BEIRUT — Airstrikes on Islamic State-held villages in northern Syria killed at least 56 civilians on Tuesday as intense fighting was underway between the militants and U.S-backed fighters, Syrian opposition activists and the extremist group said.

Residents in the area blamed the U.S.-led coalition for the strikes that targeted two villages, Tokhar and Hoshariyeh, which are controlled by ISIS – as the group is commonly called – activists said. The villages are near the ISIS stronghold of Manbij, a town that members of the predominantly Kurdish U.S.-backed Syria Democratic Forces have been trying to capture in a weeks-long offensive.

The death toll from the airstrikes, which coincided with a wide ground offensive by the extremists against SDF fighters, ranged between 56 and 200. If it is confirmed that 200 people were killed, it would be the deadliest strike by the U.S.-led coalition since it began its military campaign against ISIS in Syria almost two years ago.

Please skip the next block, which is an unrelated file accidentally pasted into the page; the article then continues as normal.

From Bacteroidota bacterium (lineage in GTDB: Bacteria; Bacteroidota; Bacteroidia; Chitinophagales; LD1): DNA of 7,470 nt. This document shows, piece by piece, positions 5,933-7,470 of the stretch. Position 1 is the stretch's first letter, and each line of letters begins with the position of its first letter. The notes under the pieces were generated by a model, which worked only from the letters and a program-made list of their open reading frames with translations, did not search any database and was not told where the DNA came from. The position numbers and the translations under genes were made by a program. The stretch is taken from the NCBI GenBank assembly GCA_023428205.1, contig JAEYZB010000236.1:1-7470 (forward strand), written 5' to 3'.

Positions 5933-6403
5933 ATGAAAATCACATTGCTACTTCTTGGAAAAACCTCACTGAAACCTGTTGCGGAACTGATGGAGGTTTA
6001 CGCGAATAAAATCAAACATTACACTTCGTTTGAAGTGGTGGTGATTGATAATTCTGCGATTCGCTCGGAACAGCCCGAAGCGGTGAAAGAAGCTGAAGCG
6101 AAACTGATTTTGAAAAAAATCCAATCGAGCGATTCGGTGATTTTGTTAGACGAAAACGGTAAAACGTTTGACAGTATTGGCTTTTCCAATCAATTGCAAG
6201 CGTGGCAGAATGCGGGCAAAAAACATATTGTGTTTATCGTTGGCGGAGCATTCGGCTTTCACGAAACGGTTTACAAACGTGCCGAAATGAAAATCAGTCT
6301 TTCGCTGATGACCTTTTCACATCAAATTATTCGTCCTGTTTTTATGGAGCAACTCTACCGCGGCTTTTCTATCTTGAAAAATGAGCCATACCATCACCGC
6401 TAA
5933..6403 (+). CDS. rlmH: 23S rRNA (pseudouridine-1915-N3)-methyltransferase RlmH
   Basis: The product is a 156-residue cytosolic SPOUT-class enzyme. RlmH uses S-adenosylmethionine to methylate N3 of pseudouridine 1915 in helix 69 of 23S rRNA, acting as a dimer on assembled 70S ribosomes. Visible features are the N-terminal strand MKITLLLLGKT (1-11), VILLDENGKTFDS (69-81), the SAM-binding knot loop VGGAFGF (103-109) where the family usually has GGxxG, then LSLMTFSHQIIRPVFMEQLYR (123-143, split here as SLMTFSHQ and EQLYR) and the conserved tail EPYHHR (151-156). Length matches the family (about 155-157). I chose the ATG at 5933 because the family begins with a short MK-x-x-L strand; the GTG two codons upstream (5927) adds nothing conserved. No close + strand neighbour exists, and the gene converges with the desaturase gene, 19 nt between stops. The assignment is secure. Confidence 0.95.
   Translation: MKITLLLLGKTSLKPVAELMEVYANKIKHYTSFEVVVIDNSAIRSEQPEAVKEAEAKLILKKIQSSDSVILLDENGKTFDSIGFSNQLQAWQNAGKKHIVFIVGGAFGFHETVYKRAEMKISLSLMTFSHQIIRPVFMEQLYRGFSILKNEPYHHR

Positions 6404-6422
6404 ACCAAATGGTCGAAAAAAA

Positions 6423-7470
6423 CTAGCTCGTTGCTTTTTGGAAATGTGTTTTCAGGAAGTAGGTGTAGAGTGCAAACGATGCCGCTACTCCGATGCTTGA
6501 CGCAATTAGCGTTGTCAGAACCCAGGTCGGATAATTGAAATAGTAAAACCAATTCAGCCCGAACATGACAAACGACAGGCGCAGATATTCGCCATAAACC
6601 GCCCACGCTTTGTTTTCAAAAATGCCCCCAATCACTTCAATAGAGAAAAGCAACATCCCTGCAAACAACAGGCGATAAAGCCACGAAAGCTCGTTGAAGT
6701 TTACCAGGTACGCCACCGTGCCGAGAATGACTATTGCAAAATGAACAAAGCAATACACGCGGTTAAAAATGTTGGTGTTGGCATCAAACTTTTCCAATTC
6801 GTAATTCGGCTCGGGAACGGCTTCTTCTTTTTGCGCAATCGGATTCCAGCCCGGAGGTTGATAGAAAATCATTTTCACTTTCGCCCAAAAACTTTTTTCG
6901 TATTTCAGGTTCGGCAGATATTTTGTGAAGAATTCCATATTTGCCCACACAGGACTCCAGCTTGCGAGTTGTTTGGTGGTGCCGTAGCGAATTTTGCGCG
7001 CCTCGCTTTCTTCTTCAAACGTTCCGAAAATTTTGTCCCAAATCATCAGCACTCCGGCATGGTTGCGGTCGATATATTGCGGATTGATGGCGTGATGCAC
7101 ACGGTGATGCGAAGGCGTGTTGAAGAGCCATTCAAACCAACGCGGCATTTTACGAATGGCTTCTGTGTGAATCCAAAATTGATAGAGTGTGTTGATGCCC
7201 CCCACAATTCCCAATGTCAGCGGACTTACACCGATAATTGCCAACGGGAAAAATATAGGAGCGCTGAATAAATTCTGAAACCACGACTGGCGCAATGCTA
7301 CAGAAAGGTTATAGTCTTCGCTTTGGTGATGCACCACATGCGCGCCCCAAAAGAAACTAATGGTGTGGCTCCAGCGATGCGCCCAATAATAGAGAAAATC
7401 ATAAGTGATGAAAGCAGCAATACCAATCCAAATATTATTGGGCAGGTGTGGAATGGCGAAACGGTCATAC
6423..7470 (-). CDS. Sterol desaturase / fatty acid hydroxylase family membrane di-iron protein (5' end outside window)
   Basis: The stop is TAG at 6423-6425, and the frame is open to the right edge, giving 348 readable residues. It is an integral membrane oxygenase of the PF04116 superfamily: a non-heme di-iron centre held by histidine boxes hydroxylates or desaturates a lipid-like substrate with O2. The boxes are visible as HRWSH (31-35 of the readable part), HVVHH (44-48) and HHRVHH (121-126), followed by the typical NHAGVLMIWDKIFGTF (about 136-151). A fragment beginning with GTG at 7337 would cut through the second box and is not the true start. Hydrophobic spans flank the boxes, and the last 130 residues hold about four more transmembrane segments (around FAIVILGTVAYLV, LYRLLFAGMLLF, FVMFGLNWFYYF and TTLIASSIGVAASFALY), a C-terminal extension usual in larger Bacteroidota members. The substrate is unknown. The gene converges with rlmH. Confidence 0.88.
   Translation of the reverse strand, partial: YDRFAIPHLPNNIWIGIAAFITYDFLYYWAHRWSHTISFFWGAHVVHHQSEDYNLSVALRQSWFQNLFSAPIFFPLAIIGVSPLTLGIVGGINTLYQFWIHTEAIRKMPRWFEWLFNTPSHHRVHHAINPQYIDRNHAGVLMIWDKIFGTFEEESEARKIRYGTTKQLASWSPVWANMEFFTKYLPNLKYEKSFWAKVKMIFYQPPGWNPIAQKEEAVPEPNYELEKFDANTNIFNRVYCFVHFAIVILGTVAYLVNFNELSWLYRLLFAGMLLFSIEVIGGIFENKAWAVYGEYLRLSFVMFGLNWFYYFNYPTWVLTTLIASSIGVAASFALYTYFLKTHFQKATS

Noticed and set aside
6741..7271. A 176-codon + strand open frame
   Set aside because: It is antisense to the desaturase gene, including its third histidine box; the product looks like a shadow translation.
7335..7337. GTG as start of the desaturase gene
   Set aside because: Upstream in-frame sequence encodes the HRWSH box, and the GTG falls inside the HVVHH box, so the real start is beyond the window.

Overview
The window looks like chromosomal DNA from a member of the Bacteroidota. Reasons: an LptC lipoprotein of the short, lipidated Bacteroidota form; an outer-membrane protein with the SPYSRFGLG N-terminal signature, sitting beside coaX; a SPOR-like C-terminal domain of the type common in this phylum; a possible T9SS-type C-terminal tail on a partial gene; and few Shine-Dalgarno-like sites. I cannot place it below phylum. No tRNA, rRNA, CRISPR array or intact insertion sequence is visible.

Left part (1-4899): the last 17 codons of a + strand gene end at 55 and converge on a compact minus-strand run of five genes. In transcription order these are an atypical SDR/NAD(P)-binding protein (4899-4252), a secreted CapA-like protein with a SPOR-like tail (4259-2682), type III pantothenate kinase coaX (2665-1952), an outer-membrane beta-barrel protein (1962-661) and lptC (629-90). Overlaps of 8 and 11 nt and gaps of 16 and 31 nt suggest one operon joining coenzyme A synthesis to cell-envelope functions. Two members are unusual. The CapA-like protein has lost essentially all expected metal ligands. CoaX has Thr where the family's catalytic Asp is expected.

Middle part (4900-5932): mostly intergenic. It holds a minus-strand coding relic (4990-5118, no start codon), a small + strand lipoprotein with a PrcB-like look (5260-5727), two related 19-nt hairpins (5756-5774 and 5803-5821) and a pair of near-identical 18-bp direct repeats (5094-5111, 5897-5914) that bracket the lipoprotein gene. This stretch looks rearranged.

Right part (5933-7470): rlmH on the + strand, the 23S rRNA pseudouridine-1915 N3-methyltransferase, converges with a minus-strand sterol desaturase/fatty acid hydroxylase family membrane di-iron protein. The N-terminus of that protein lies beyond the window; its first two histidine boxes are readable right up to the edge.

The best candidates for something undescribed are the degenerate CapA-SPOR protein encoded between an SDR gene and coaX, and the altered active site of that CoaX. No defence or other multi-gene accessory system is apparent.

Conflicting numbers in the aftermath of attacks are not uncommon in Syria. There were also conflicting reports on where the civilians were killed, with some groups reporting that a school housing refugees was hit and others saying that people were struck as they fled the violence.

An international human rights group said the U.S.-led coalition, which has been carrying out airstrikes against ISIS in Syria since September 2014, must increase its efforts to prevent civilian deaths and investigate possible violations of international law.

The Britain-based Syrian Observatory for Human Rights said at least 56 civilians, including 11 children, were killed in the strikes on the villages, which also wounded dozens. Another activist group, the Local Coordination Committees, said 90 people were killed.